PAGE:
Romantic, boulder-strewn landscapes and anonymous cityscapes — neon lights shining in the dark — these were the dreamscapes of Dries Van Noten’s haunting spring-summer 2012 ready-to-wear collection Wednesday.
This was a show as organically Dries as it was inventive and new.
Dris Van Noten, the chic hippie trail designer that the jet set turns to for the organic and enlightening feel of his clothes, mind traveled through photo etchings of the Marseilles-based British photographer James Reeve known for his abstracted urban landscapes; using them as silk screen prints for his collection. A technique by no means novel in its undertaking but one that Van Noten chose to apply in a timely fashion…He is more of a stylist designer than a trendsetter after all.
The importance of the photo prints, often taken from etchings, was not just that they created the tiny universes within a square on the midriff or bodice of a dress but the fact that they enabled the designer, known for vivid color, to be creative with black and white, highlighted with leaf green or fuchsia.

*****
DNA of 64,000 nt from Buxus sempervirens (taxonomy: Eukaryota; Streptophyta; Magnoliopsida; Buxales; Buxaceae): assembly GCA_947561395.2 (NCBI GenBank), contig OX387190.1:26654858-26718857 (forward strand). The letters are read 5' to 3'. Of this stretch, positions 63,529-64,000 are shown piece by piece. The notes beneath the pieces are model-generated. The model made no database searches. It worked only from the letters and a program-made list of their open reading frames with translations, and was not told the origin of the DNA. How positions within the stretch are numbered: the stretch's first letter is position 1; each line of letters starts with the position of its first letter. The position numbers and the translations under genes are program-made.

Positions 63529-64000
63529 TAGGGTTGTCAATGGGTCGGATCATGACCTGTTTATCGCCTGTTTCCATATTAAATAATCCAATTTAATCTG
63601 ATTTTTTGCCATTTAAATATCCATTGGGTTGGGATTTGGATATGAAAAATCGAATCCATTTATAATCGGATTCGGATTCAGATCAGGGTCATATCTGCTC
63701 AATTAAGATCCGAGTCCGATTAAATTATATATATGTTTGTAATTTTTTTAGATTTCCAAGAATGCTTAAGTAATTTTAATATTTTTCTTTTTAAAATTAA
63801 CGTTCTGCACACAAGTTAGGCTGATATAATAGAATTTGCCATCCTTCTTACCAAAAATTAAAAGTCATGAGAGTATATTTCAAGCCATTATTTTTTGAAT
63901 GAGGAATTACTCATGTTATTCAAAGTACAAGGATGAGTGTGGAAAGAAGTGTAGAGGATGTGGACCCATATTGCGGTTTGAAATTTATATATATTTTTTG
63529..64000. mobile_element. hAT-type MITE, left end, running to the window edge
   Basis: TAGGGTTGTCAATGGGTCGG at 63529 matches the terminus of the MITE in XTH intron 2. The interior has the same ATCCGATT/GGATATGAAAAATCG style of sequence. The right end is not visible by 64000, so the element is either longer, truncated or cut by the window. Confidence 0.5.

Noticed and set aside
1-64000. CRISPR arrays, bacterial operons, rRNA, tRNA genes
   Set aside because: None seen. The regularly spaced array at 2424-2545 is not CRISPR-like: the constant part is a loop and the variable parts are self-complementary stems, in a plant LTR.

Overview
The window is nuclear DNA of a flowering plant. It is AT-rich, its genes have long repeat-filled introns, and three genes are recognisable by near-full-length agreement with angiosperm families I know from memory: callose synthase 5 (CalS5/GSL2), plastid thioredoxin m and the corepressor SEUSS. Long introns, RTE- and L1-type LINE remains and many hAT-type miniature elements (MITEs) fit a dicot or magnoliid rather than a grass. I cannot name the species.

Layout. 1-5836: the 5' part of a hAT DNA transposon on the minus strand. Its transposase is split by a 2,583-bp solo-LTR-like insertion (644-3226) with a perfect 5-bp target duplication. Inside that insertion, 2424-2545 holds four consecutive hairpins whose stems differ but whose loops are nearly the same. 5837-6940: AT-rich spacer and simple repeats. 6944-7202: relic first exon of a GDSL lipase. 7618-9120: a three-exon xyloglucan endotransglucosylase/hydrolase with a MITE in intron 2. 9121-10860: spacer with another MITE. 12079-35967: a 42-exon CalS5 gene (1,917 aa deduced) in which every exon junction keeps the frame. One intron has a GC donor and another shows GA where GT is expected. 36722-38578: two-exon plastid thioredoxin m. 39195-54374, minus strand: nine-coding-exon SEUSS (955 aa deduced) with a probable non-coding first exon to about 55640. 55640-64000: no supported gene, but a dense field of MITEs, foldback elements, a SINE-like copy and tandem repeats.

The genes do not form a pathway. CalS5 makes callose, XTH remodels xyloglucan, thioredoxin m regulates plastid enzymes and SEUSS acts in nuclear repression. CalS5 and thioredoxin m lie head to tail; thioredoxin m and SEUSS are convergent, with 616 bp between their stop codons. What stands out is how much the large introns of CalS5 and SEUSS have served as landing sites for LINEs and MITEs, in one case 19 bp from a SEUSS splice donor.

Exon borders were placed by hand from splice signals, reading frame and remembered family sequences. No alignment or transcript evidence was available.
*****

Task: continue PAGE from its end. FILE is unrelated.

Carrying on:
The result was clothes that hovered between man-made city and nature, with an urban urgency, yet a poetic vision. And with everything fitting into the pieces of a pattern — say ribbon bows tying jackets or fastening sandals —they rendered the exercise a certain elegance that is very much Dries hand writing. Not everything worked for me some of the pieced together prints and sequined numbers were a bit of a mess…and hard to wear as it was that peplum skirt pants combo…not a happy choice….a lot of the pieces I liked best were the black ones they created the right punctuation for the graphics….
Some designs, with their arching proportions at the back of a jacket or as a bulbous dress, recalled Cristóbal Balenciaga, whose noble Spanish roots and grand gestures also inspired toreador embroideries and matador jackets. Backstage, the designer acknowledged that the recent Balenciaga museum show in San Francisco had inspired him.
The Belgian designer managed however to inject new life to the ladylike shapes of 1950s era couture, sending out classic bell-shaped shirts and ample cocoon coats illuminated by urban lights or covered in dramatic black and white etchings of mountains and waterfalls.
Suddenly, the feeling of vintage and retrospection was gone replaced by an of-the-moment feeling of freshness.
photos courtesy of style.com
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